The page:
Just finished up reading a book called, Rediscovering Catholicism and unexpectedly found
material for this blog in its contents. Author, Matthew Kelly states the following with regard to courage…
No one is born with courage. It is an acquired virtue. You learn to ride a bicycle by riding a bicycle. You learn to dance by dancing. You learn to play football by playing football. Courage is acquired by practicing courage. And like most qualities of character, when practiced our courage becomes stronger and more readily accessible with every passing day. Virtues are like muscles–when you exercise them they become stronger.
Everything in life requires courage. Whether it is playing or coaching football, crossing the room to ask a girl our on a date or rekindling a love that has grown cold, starting a new business, battling a potentially fatal disease, getting married, struggling to overcome an addiction, or coming humbly before your Got in prayer, life requires courage.
Courage is essential to the human experience. It animates us, brings us to life, and makes everything else possible. And yet, courage is the rarest quality in a human person.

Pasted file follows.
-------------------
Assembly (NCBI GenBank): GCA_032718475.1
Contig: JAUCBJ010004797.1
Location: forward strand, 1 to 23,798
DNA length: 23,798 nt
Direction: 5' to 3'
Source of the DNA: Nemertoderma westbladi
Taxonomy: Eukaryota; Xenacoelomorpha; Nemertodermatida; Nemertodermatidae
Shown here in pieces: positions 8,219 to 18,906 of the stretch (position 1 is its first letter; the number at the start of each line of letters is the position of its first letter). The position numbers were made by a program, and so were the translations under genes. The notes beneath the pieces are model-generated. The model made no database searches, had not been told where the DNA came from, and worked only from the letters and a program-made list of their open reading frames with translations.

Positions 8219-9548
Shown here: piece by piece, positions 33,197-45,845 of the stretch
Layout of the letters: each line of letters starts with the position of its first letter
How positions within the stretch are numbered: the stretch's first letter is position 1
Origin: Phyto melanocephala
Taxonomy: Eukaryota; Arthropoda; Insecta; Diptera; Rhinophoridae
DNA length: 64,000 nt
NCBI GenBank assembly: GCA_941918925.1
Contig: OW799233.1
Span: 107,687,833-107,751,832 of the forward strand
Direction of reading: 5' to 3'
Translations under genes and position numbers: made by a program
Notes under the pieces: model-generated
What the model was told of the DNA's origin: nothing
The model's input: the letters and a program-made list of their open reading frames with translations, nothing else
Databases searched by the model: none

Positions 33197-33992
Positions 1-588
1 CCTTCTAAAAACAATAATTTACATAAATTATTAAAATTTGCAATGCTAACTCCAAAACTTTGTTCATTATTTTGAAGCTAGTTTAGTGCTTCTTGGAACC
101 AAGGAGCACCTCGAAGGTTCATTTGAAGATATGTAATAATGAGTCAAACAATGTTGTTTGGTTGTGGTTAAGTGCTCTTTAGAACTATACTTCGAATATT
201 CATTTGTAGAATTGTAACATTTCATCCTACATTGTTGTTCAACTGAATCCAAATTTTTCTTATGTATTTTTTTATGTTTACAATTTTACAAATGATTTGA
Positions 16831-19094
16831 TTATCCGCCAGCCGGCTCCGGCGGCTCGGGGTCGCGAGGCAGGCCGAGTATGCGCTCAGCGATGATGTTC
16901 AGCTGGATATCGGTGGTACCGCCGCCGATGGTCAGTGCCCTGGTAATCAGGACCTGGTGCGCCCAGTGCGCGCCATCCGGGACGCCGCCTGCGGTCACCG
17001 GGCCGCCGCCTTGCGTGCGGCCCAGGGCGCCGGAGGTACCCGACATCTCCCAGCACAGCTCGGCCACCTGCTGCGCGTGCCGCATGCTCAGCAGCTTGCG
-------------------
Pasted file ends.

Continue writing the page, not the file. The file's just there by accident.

The measure of your life will be the measure of your courage.
Thoughts Joe and Wanda? Does it require courage to be a manager?
Joe Kerr: Knowing my rag tag crew, it takes courage for me just to get up in the morning.
Wanda B. Goode: As the author stated, everything in life requires courage, including being a good manager. When entrusted with authority and responsibility the opportunities to exercise our courage muscles increase. As managers though, when our courage muscles atrophy there are impacts well beyond just us. We could benefit tremendously with increased exercising of courage in the workplace.
Here are a couple of related posts
The Art of Managerial Courage
Today’s Leaders: Compassion Without Courage
Needed: More of Steve Jobs’ Courage
Courage as a Management Skill: Part 4 of 4 Part Series